First, a link to this piece titled “The hypocrisy of the AMA…”
“E/e” is the most commonly used letter in the English alphabet. (The rest of the top five, in order: A, R, I, O.) My first and last name have a total of four of them.
That being said, surprisingly few car makes have begun with the letter “E.” That is true even given the 12 different car companies that have been named Eagle.
The scarcity of candidates made this a tough pick. Actually, as I am writing this I am still not quite 100% sure what make will be featured. In the end, though, I think Edsel is the right pick.
Despite being “[t]he butt of countless jokes and the origin of a new word for failure” (The Beaulieu Encyclopedia Of The Automobile), the failure of the Edsel makes it one of the most significant cars of the 20th century, in my opinion. Ford Motor Company spent many millions of dollars and years of effort in conceiving and marketing the car–in an attempt to fill a perceived gap in the Ford product line relative to General Motors–and yet it failed utterly. The idea for the Edsel actually began in 1948 (although the name for the make wasn’t picked until 1956), but the Korean War ended planning for its duration. In late 1954, planning resumed and the car was introduced in September of 1957 and billed as “The Newest Thing On Wheels.”
Once again, from Beaulieu:
“At first the new car was to be all new, with its own engines and body shells, but Ford engineers soon found that this would be too expensive, so existing body shells were used: Ford in the lower-priced Ranger and Pacer models, Mercury [remember them?–my note] for the more expensive Corsair and Citation.”
The engines were not quite new in that they were of similar design to those used in Ford and Mercury cars, but at first Edsel engines had displacements that were unique to the make. (Actually, in the well-known FE engine line “FE” originally stood for Ford-Edsel.) As Beaulieu notes, given the bodies and engines were similar to Ford/Mercury, management felt Edsels needed something distinctive. Of course, this is what the cars were given:
The “Horse Collar” grille, shown here on this 1958 Citation, was certainly distinctive. Not to be off-color, but many have suggested that this ornamentation is too reminiscent of the most intimate part of a woman’s anatomy, which certainly was a non-starter in the 1950s.
In addition, all Edsels were squeezed into production at Ford and Mercury plants. From Wikipedia:
“Workers assembling Fords and Mercurys often found the task of assembling the occasional Edsel that moved down the line burdensome, because it required them to change tools and parts bins, then switch back to resume assembling Fords or Mercurys after completing assembly on Edsels. The workers were also expected to accommodate Edsel assembly with no adjustment in their hourly quota of Ford and Mercury production. Consequently, the desired quality control of the different Edsel models proved difficult to achieve, even when the Fords and Mercurys were satisfactorily assembled on the same lines. Many Edsels actually left the assembly lines unfinished.”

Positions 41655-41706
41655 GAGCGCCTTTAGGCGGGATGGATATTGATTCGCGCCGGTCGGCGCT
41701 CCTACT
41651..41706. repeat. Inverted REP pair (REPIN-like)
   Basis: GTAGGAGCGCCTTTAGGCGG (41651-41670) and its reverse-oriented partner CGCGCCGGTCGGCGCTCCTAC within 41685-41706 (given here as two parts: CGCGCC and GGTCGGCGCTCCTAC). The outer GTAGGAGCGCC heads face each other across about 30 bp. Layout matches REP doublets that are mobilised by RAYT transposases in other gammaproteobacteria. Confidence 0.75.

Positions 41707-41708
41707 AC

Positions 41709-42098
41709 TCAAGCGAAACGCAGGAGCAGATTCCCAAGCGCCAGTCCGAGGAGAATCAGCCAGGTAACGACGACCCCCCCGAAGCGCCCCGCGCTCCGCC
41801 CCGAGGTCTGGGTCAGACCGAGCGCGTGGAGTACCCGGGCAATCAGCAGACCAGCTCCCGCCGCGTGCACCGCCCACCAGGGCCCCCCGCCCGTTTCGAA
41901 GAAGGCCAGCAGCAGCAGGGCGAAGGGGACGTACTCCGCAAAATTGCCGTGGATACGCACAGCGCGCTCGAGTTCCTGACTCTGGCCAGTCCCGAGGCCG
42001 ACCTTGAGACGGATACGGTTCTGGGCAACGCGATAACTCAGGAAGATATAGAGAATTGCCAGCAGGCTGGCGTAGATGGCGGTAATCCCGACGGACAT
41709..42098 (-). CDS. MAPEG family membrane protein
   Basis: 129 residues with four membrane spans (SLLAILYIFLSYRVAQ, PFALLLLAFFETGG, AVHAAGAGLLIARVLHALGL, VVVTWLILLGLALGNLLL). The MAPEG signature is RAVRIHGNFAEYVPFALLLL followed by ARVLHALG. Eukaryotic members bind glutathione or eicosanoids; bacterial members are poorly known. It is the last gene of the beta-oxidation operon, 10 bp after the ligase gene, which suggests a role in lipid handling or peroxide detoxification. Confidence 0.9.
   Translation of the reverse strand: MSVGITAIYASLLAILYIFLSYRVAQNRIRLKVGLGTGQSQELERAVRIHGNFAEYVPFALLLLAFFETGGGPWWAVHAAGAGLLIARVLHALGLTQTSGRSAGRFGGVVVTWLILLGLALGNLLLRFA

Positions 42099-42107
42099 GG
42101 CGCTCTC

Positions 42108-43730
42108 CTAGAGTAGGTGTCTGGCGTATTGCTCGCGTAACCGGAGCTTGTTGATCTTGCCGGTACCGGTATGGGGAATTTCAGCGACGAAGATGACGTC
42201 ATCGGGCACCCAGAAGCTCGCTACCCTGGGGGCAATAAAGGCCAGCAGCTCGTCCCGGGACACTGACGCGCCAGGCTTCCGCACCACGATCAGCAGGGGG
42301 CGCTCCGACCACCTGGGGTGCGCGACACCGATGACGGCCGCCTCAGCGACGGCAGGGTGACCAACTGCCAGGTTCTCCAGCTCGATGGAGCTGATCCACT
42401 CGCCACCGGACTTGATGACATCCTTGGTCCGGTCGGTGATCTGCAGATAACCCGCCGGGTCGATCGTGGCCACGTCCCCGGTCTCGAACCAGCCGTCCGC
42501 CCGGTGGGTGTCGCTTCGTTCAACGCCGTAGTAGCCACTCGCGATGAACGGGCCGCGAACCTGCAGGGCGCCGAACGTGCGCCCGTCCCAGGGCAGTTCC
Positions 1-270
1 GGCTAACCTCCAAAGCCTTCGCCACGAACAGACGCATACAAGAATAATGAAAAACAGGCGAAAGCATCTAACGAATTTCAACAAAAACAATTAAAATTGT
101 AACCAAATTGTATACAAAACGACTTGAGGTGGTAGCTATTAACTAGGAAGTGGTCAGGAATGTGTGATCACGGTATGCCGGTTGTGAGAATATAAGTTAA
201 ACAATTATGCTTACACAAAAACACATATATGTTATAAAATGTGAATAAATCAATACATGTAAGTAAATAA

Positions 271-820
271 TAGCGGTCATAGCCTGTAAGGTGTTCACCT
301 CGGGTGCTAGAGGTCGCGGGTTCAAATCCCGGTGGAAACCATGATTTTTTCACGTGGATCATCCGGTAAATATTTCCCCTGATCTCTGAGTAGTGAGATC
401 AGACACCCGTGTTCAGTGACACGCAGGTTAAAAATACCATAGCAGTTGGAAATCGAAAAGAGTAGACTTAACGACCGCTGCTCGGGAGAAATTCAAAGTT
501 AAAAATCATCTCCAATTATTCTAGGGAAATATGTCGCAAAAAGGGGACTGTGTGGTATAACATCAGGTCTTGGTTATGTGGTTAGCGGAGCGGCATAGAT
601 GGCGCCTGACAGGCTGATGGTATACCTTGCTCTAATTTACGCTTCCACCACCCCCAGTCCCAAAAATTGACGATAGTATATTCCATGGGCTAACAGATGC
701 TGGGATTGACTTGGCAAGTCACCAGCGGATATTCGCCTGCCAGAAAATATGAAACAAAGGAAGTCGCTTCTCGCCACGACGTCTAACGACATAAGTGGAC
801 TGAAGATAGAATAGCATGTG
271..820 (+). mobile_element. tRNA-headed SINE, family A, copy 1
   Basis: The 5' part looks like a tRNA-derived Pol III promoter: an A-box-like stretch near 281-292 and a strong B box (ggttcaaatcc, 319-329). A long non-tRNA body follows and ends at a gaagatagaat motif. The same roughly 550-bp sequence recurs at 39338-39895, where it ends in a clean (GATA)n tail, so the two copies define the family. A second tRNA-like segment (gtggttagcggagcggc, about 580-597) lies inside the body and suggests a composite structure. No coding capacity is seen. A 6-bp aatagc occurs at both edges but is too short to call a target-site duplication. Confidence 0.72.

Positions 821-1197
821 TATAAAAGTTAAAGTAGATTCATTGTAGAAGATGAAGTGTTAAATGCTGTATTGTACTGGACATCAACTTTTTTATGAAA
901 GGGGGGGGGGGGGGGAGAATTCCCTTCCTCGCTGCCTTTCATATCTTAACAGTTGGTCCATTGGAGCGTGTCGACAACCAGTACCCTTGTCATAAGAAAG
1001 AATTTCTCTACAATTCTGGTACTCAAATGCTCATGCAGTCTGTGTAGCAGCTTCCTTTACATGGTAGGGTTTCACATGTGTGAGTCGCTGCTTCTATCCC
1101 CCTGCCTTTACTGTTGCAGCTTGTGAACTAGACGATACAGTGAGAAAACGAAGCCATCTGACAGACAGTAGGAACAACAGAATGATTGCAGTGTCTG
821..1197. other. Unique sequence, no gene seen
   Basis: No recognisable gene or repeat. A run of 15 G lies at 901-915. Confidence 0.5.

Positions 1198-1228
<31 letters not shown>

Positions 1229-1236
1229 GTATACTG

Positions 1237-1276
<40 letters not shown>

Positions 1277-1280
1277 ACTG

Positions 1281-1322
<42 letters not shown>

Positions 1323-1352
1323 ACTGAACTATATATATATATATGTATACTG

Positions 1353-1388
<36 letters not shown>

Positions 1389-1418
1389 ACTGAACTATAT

Between the grille, quality issues and the sharp recession of 1957-58, the Edsel was doomed and was discontinued after just three model years. Well, actually two and change as the 1960 Edsels were announced in October, 1959 only to have Ford announce the end of the Edsel a month later.
R.E. Krafve, first General Manager of the Edsel Division of Ford Motor Company, predicted sales of 200,000 for the first model year, 1958. Actual sales were only about 63,000 and subsequent re-styling to “tone down” the car proved ineffective in stimulating interest in the Edsel. Model year 1959 sales were only 45,000. Fewer than 3,000 Edsels were built for 1960, leaving total Edsel production at about 111,000.
I know the make has a following today although some might describe it as a cult following. The figure often cited is that Ford Motor Company lost $250 million on the Edsel, which is roughly $2.4 billion in 2021 dollars. Leaving the last word to Beaulieu, “…some say that it was the right car at the wrong time, others that it was the wrong car for any time. A more charitable summing up was that its aim was right but the target moved.”
Well, one more thought:
“The best laid schemes of mice and men oft go awry.”
– Robert Burns
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